Article

The Ammonia Economy at the ACS National Meeting

The American Chemical Society (ACS) has published the program for its 2017 National Meeting, which takes place next month in Washington DC and includes a session dedicated to the "Ammonia Economy." The first day of the week-long meeting, Sunday August 20th, will feature a full morning of technical papers from the US, UK, and Japan, covering ammonia energy topics across three general areas: producing hydrogen from ammonia, developing new catalysts for ammonia synthesis and oxidation, and storing ammonia in solid chemical form.

Article

Hydrogen Fueling Station Development in Japan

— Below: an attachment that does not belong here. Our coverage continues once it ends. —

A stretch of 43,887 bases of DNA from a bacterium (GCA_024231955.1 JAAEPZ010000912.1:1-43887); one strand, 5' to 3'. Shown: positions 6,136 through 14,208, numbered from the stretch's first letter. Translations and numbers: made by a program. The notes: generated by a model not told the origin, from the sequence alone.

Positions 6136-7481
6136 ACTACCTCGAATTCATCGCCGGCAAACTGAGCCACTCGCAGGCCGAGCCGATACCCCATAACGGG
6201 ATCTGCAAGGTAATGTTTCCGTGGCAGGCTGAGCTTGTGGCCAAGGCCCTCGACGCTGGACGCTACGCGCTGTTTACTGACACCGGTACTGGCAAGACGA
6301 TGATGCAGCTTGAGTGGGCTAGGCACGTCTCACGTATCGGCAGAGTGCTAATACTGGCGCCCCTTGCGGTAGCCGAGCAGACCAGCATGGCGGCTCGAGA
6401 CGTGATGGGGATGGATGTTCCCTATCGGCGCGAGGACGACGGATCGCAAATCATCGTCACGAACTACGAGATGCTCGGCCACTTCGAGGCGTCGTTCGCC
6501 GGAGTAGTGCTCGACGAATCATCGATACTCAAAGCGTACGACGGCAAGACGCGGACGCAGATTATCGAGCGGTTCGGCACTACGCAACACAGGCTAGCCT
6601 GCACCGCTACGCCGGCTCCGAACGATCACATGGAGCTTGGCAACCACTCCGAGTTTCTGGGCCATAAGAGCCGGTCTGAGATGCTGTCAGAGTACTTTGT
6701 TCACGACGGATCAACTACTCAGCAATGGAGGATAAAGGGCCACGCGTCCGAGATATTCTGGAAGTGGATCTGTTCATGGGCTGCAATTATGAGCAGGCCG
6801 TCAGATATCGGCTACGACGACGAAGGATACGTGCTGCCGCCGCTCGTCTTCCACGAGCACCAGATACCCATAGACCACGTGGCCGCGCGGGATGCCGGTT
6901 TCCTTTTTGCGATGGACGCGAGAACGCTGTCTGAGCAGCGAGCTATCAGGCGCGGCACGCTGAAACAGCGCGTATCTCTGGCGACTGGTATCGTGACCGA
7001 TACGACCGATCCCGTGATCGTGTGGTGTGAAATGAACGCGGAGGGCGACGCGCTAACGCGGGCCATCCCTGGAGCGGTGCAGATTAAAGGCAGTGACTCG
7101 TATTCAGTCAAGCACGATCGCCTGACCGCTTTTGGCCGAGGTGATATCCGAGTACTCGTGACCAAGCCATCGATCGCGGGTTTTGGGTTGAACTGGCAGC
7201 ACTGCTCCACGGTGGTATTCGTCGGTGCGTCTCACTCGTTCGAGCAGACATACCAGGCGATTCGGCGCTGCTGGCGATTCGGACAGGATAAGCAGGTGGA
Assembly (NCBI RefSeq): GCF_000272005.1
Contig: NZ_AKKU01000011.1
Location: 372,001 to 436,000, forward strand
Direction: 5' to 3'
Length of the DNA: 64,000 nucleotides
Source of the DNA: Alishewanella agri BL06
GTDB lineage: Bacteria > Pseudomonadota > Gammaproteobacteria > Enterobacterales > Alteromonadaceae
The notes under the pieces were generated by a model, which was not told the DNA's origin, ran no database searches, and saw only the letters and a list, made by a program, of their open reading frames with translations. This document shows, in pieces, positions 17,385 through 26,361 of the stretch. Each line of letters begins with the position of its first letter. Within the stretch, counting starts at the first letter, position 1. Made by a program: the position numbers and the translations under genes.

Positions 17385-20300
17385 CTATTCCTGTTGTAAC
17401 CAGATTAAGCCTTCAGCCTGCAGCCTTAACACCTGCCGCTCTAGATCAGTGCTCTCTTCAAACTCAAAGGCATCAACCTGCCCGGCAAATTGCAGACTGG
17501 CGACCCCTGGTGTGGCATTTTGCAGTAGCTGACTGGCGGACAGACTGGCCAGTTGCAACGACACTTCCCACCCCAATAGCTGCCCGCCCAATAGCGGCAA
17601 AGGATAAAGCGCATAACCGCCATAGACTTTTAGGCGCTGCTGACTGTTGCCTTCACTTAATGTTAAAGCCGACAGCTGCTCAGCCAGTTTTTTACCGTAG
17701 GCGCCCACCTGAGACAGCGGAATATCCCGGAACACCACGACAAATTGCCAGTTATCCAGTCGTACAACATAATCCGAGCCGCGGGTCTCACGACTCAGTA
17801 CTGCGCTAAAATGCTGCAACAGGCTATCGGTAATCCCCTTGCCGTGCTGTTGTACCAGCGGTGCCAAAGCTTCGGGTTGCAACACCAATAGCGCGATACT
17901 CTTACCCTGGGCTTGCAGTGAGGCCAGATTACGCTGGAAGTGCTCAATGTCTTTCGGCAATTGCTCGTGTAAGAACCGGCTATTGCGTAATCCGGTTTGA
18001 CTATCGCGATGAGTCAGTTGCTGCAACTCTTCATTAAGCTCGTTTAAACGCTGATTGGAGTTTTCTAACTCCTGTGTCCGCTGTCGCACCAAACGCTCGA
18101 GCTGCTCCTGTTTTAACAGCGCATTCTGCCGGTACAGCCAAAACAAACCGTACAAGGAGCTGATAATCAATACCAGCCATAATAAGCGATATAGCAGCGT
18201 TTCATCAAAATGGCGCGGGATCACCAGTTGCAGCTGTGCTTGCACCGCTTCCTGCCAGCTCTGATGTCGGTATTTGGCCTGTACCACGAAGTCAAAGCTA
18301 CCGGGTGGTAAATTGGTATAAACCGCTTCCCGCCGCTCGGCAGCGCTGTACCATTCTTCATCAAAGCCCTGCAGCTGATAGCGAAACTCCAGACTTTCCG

Two announcements – focused on very different approaches for supplying hydrogen as a transportation fuel – shine a light on Japan’s approach to creating a national hydrogen energy economy. On January 24, the American company Air Products and Chemicals, Inc. issued a press release about the launch of the Shikaoi Hydrogen Farm fueling station in Hokkaido, Japan. The station will be supplied by hydrogen derived from agricultural wastes via anaerobic digestion and Air Products’ biogas purification and steam methane reforming (SMR) technologies. The project was undertaken by a consortium that includes the Japanese companies Nippon Steel and Sumikin Pipeline & Engineering, Air Water, Inc., and Kajima Corporation. Six months earlier, on July 19, 2016, the Japan Science and Technology Agency (JST) announced that another consortium – this one led by Hiroshima University and including Showa Denko, Taiyo Nichi Company, and Toyota Industries – had succeeded in developing “viable technology to produce high-purity hydrogen [from an] ammonia hydrogen station.”